We have already published an engagement charter which sets out the process for engagement and compensation for those affected.

If you are unsure if your residential property would be affected by Gatwick’s plans or if you are eligible for the noise insulation or compensation scheme, you can call: 01293 504083 or email: engagement.charter@gatwickairport.com

Below is some information on the specific issues that people have already asked us about, which may be useful at this stage:

Impact on residential properties 
Property market support bond 
Homeowners support scheme 
Existing noise insulation scheme 
New noise compensation scheme 
Gatwick’s local pledges 
Housing demand 
Impacts on listed buildings 
St Michael’s and All Angels churches, Lowfield Heath 
Crawley sewerage treatment works

Impact on residential properties 

There are three tiers of impact on residential housing:

  1. Property closest to the airport that would need to be removed in order for the new runway to be built. These properties would be covered by our Property Market Support Bond.
  2. Property that would be much closer to the airport, and will come inside a 66dB(A) Leq noise contour level for the first time with a new runway.  Homeowners may want to move home as a result. These properties would be covered by the Homeowners Support Scheme and the Noise Compensation scheme.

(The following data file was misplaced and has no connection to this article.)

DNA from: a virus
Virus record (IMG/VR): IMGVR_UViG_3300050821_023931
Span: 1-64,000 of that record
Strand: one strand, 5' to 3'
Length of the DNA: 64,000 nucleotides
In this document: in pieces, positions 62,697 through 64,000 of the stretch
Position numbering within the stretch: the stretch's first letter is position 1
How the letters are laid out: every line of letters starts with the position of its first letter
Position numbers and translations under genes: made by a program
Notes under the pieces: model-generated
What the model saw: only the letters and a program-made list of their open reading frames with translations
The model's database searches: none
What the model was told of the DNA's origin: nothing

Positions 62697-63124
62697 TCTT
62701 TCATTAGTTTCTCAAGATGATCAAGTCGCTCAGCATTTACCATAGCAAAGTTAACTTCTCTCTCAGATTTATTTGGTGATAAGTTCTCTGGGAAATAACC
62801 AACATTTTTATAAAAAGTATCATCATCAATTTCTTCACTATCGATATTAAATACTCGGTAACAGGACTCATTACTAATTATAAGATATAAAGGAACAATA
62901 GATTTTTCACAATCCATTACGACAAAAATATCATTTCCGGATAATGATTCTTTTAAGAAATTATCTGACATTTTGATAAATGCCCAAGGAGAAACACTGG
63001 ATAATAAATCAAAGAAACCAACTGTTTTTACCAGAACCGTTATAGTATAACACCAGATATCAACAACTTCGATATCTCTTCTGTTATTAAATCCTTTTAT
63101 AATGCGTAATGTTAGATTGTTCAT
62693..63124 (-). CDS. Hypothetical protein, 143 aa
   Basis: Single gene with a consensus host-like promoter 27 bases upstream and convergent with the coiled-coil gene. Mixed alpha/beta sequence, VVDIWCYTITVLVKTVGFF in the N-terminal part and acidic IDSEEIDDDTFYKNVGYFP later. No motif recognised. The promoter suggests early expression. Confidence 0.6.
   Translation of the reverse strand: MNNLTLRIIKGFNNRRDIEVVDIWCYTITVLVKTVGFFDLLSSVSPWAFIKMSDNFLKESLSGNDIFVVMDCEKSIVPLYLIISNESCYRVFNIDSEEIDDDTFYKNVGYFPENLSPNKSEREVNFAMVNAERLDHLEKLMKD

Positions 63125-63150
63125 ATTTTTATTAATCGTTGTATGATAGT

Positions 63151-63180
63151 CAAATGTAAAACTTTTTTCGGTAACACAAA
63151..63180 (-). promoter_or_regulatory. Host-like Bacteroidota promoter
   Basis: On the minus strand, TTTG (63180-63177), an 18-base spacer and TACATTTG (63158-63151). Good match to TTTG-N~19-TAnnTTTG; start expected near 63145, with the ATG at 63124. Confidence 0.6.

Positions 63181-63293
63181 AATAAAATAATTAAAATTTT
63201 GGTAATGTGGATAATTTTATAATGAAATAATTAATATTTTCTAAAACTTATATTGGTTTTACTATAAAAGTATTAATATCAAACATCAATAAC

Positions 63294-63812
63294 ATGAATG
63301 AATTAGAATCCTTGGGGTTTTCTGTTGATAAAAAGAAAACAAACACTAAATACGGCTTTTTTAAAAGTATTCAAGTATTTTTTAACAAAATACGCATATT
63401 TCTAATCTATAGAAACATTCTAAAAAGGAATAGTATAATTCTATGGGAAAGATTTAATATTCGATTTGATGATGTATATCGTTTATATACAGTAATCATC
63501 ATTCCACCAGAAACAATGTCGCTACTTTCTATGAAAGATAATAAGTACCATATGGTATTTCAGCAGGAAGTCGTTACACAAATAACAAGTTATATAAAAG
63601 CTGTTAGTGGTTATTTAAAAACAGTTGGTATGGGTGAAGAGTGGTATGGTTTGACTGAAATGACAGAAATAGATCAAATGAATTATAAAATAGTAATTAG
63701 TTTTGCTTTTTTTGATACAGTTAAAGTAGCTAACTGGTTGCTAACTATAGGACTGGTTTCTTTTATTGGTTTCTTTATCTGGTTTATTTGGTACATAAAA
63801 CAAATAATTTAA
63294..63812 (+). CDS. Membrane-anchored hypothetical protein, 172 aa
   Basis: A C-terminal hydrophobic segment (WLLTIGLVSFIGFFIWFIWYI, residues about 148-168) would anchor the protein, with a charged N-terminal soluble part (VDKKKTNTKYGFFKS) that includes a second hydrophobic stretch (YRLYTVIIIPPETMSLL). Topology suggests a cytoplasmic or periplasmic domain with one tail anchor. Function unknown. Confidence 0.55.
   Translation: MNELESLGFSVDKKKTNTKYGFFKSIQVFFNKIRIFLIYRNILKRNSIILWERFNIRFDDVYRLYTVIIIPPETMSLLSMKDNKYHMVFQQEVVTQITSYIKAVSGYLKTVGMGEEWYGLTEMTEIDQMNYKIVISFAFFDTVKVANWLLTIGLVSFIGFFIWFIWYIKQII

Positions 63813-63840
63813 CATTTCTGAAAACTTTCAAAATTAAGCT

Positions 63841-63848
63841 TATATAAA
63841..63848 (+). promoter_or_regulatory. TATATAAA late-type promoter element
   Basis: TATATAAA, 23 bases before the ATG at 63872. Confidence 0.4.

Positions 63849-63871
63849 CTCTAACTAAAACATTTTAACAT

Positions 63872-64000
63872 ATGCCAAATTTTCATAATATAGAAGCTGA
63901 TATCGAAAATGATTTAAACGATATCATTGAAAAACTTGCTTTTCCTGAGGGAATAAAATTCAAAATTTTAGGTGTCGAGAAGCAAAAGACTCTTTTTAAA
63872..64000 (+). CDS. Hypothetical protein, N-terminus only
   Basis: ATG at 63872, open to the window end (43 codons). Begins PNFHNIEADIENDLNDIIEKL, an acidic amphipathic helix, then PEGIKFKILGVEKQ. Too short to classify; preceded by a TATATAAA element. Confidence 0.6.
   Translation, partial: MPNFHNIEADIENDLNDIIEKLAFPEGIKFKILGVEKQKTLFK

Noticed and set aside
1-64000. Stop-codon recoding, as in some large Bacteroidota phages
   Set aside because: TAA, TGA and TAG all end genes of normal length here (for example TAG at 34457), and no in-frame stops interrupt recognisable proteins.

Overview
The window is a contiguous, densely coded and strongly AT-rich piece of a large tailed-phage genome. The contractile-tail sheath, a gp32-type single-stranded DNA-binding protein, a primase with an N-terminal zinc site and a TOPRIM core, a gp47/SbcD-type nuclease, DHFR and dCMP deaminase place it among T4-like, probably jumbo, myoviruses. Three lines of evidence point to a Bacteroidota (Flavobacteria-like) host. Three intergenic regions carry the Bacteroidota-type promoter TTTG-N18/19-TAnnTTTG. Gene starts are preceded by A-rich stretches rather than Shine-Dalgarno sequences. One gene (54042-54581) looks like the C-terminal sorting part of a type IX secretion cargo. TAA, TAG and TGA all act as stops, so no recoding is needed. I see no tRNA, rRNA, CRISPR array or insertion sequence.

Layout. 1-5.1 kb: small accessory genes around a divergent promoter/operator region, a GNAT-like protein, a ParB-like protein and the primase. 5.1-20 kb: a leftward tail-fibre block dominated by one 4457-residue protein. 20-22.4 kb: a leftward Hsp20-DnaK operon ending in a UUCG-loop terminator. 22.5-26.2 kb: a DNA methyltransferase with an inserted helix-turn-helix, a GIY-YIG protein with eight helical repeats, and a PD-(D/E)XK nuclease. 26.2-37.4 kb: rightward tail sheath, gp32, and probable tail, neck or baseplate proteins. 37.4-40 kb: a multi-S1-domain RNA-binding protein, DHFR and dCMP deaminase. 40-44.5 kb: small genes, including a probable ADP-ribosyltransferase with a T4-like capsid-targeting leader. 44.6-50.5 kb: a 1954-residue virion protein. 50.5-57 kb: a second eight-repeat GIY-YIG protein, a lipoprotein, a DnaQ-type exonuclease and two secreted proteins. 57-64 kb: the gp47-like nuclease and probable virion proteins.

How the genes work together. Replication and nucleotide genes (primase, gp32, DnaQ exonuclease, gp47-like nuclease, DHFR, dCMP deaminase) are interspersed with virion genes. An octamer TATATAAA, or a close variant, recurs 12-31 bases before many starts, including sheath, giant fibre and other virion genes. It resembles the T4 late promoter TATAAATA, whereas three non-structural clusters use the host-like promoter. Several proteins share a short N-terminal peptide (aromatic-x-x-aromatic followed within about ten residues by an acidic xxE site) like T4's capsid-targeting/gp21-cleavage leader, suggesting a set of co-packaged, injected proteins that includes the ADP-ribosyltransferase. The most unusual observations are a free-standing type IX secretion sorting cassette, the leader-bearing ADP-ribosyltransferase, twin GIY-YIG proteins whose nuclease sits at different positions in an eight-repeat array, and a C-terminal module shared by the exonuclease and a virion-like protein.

3. Property that would become significantly more exposed to aircraft noise as a result of expansion. These properties would be covered by Gatwick’s existing Noise insulation scheme, and a new Noise Compensation Scheme.
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Property market support bond

Our current proposal would result in the removal of 165 residential properties.

Impacted households have already been offered a Property Market Support Bond and many eligible households have already been issued these bonds.

The property is valued at 2002 prices and then index-linked to current value. If we are recommended by the Government and proceed to apply for planning permission, we will pay 25% above this valuation.